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Knoydart, Inverie, St Comgan's Church

Burial Ground (Medieval), Church (Medieval)(Possible)

Site Name Knoydart, Inverie, St Comgan's Church

Classification Burial Ground (Medieval), Church (Medieval)(Possible)

Alternative Name(s) Kilchoan; St Comhan's Chapel; Church Of Knoydart

Canmore ID 22719

Site Number NM79NE 2

NGR NM 7791 9918

Datum OSGB36 - NGR


Ordnance Survey licence number 100057073. All rights reserved.
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Administrative Areas

  • Council Highland
  • Parish Glenelg (Lochaber)
  • Former Region Highland
  • Former District Lochaber
  • Former County Inverness-shire


Field Visit (17 March 1966)

There is no trace of a chapel in the rectangular graveyard which is fully occupied by graves, but now disused. The two carved grave slabs and the cross are as illustrated, but the latter has been moved to the centre of a more recent circular graveyard c.100m to the SW where it stands mounted in a concrete base.

Information from OS (S W) 17 March 1966 and from R B K Stevenson (National Museum of Antiquities of Scotland [NMAS]).

Reference (2001)

The Knoydart peninsula is predominantly mountainous, the main areas of settlement being along the E shore of the Sound of Sleat and on the alluvial ground where the Inverie River flows into Inverie Bay on the N side of Loch Nevis (a). The site of a medieval church dedicated to St Comgan is situated on the S bank of the river, 550m from the head of Inverie Bay and 180m N of Kilchoan farmhouse. The rectangular Roman Catholic burial-ground, which is enclosed by a 19th-century wall, contains two early cross-marked stones, three late medieval graveslabs and a font (b). A late medieval cross of unusual type has been re-erected in the circular Protestant burial-ground on a low knoll 80m to the SW (c).

(1) Upper part of a rectangular slab, 0.59m in surviving height by 0.49m and 0.15m thick. On one face it bears an outline Latin cross, 0.36m across the arms. The arms are of uniform 80mm width within a broad U-section groove, and the armpits are slightly bevelled and rounded.

(2) Round-headed tapered slab, 0.71m by 0.3m in maximum width and 50mm thick. On one face (a) there is an outline ringed cross with wedge-shaped arms which merge into the ring without division. The upper quadrants of the ring extend to the edges of the slab, and the lower quadrants return to define a short wedge-shaped shaft, open at the foot. On face (b) there is an outline cross with broad wedge-shaped and slightly curved limbs, all of which extend to the edges of the slab.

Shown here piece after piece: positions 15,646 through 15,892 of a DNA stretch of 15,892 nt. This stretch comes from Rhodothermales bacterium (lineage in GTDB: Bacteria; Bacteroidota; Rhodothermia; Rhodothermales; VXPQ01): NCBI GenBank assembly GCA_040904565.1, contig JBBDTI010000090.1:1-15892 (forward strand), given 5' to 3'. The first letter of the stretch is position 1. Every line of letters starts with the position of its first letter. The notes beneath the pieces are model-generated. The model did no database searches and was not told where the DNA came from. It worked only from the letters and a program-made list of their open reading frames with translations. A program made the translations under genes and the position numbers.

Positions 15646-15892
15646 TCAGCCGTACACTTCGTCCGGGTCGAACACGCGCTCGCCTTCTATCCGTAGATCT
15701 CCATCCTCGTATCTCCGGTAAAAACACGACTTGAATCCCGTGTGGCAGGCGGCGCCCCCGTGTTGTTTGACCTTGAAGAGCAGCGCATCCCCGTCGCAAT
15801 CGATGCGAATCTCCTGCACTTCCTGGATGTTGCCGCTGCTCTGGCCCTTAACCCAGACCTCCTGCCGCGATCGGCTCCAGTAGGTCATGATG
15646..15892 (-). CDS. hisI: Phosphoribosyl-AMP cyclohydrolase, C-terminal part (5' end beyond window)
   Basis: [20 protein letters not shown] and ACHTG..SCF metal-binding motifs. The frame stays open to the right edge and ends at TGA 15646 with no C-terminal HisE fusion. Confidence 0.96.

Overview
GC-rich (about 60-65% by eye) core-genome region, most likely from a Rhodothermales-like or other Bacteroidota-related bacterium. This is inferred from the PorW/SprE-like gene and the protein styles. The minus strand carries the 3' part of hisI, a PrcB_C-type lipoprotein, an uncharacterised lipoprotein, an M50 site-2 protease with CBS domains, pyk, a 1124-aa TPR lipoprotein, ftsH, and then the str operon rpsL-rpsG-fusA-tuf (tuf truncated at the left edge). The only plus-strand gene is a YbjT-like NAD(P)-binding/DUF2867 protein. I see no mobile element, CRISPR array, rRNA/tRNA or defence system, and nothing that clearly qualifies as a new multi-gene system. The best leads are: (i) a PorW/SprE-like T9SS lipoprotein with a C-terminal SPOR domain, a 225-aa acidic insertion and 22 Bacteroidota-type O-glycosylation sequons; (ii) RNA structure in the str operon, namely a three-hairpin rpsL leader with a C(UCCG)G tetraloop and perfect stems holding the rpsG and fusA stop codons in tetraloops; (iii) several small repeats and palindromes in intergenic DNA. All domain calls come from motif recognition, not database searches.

(a) R W Munro 1984, 13 and passim.

(b) The Commissioners are indebted to Mr J S Mitchell and Mr I Thornber for bringing the early stones to their attention. Two of the graveslabs and the cross-head are illustrated by O Blundell (1911, 363-6). For the third slab, which bears a sword in a cable-moulded border, see rubbings by Lady O'Malley, 1928, in NMRS.

(c) For the burial-grounds, see Name Book, Inverness-shire, No.29, pp.126-7.

I Fisher 2001.

Desk Based Assessment

NM79NE 2 7791 9918

(NM 7791 9918) Site of St Comhan's Chapel (NR)

OS 6" map, Inverness-shire, 2nd ed. (1902).

The church of Knoydart is first recorded in a lang-grant of 1372 (Reg Magni Sig 1984; Robertson 1798). It is named as the church of St Congan in 1506 (Reg Sec Sig).

W Robertson 1798; Orig Paroch Scot 1854.

The slabs are possibly mid-16th century and the cross may be of similar date or later. The church of Kilchoan in Knoydart is dedicated to St Congan (more correctly, St Comgan, brother of St Kentigerna, who died AD 734).

A P Forbes 1872.

The site of a chapel dedicated to a Celtic saint named Comhan is said to have stood in the middle of a small rectangular burial ground on the farm of Kilchoan. There is no trace of the building but the burial ground was in use c.1873 (Ordnance Survey Name Book [ONB] 1873).

It contains a sculptured stone cross, still standing, as well as two carved freestone slabs (Blundell 1911).

Information from OS.

Name Book 1873; F O Blundell 1911.


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